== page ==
Robin Leach's Vegas DeLuxe
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Technology is advancing so quickly in this day and age that it’s often difficult to keep up with the latest trends. The movie theater industry is no different, and that was evident yesterday at CinemaCon, the official convention of the National Association of Theater Owners.
With the price of Coke at the concession stand comparable to the ticket at the box office, therein lies the motivation for industry innovation. While ticket sales mostly go back to the movie houses that produced the films, theater owners are turning in a different direction to reel in the dough: making film viewing an experience.
Multiple avenues are being explored to achieve this goal. 3D glasses have been a longtime staple in the movie business, but their popularity has exploded in recent years. Improvements are still being made to watching films in 3D, and multiple companies are tweaking their products to find the right fit.
One of these companies is XPAND, and it debuted its Youniversal 3D glasses in January at the Consumer Electronics Show. XPAND’s newest glasses really put the “you” in “youniversal” -- the software is customizable and the glasses come in different face sizes and can be used across a wide array of platforms (theater, home, 3D television and laptops) and brands.
Pretty nice compared to the throw-away pairs rocked during Avatar, right? Well, it doesn’t stop there. The glasses worn at the movies were probably made by RealD, as it has captured the majority of the U.S. market. RealD uses passive shutter technology, in which the 3D magic is happening in the projector. XPAND’s products are all active shutter-based, so the technology allows people to view the images popping off the screen in the glasses, not the projector.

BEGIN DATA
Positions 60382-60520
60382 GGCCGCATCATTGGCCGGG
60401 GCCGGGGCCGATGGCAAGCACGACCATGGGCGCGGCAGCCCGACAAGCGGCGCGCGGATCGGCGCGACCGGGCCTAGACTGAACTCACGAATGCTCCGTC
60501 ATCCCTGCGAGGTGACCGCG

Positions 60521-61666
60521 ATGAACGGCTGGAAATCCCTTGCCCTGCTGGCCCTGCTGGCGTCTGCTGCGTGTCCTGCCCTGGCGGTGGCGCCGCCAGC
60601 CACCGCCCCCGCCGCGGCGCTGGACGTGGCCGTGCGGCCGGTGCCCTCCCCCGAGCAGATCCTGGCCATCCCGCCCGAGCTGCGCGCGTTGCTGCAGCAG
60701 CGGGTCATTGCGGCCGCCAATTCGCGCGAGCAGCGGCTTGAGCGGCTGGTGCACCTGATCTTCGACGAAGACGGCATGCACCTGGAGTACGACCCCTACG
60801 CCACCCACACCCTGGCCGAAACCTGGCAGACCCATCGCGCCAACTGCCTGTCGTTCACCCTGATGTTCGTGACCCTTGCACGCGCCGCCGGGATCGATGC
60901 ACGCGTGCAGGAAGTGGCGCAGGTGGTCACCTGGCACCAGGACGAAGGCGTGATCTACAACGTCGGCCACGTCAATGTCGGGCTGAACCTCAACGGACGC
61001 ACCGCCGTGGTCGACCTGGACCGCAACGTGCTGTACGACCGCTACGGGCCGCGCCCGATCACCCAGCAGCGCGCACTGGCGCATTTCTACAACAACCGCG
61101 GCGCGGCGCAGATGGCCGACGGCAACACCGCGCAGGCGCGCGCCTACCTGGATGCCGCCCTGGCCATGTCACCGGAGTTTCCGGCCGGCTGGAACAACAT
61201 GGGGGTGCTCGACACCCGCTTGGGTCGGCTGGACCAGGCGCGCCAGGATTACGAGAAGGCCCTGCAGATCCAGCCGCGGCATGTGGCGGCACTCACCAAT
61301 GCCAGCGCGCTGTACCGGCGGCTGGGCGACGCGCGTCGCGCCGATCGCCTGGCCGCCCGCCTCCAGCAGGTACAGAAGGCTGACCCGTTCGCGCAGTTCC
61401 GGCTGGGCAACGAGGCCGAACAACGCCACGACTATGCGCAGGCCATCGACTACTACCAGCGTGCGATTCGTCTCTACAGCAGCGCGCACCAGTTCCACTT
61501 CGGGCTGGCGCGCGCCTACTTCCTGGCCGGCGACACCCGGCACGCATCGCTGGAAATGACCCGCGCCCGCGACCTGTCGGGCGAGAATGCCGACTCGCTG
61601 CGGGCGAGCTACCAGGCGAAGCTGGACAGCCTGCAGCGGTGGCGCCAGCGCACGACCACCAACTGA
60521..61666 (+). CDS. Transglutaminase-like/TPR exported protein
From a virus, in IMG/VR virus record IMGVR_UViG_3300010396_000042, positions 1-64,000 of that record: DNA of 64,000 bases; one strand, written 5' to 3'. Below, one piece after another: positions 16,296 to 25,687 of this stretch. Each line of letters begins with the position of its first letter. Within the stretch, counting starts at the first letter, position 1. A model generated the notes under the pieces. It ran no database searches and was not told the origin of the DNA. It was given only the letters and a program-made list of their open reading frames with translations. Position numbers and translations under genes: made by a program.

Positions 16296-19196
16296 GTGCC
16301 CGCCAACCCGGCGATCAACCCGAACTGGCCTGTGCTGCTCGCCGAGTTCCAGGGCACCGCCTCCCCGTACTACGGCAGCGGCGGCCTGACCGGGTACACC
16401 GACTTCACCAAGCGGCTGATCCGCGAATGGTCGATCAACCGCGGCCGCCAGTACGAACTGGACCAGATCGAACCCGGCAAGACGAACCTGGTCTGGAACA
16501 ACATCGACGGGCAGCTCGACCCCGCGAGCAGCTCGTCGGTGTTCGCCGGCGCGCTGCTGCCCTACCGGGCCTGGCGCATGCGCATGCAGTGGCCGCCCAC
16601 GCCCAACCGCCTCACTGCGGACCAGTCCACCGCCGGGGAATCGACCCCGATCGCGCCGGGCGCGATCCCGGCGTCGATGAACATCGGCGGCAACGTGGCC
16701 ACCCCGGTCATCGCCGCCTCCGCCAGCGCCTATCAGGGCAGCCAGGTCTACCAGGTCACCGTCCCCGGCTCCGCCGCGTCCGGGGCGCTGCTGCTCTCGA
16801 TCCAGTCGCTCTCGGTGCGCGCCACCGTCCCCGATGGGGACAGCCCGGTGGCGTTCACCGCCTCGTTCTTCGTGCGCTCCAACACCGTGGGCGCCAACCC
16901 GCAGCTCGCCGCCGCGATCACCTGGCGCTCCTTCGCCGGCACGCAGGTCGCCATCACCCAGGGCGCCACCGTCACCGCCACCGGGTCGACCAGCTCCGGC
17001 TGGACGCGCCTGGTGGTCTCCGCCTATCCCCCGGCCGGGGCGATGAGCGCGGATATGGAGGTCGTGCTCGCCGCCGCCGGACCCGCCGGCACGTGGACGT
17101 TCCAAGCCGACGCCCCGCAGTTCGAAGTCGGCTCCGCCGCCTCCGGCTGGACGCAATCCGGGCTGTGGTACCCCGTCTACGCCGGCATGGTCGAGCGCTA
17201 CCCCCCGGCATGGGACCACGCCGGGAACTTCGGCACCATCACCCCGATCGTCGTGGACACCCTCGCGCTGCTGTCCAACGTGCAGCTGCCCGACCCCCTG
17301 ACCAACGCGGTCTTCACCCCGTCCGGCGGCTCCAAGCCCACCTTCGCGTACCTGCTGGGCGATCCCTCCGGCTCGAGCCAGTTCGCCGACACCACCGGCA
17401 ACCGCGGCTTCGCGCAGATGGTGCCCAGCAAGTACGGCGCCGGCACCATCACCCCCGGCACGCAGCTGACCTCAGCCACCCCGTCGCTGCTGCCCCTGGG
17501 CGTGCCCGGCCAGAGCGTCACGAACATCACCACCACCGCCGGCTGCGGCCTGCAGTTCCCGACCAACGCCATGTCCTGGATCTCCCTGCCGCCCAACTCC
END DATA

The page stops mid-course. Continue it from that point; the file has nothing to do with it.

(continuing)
After donning a pair for a 10-minute stint in XPAND’s makeshift theater, I can’t wait for more cinemas to take their technology to this level. The images were crisp and real, and the eyewear felt like a normal pair of sunglasses. XPAND’s products are relatively new to the U.S. but are being used in the ArcLight theater chain in L.A.
If you really want to feel like you’re in the movie, you’ll dig the KOR-FX experience developed by Cinema Immerz. The proprietary acousto-haptic technology amplifies emotional and physical responses while watching a film. The KOR-FX machine gently rests over the shoulders and right below the collarbone to deliver vibrations to certain areas of the chest. This activates neural pathways and also monitors the naturally occurring vibrations made when speaking, laughing and crying. So, instead of just watching snipers shoot at a helicopter, you’ll feel the bullets and the buzz of the chopper’s blades. This mode of sensory immersion is new but will soon be penetrating the market with beta testing.
Another trend emerging is face-to-face interaction with an in-theater server. This customer service innovation is being used in several high-end/VIP theaters, and PlexCall is one company in this field. PlexCall designs hardware (call buttons to summon the server) and software (the program that tells the server where attention is needed). Never walk to a concession stand for a refill again!
These advancements are just a few examples of the work that’s being done to get America -- and the world -- off the couch and into movie theaters. If you can see it in 3D, feel it in 4D and call a server to your seat to order a tub of popcorn, why opt out for a Redbox rental months after the movie’s release date? The answer: You don’t.
Robin Leach has been a journalist for more than 50 years and has spent the past decade giving readers the inside scoop on Las Vegas, the world’s premier platinum playground.
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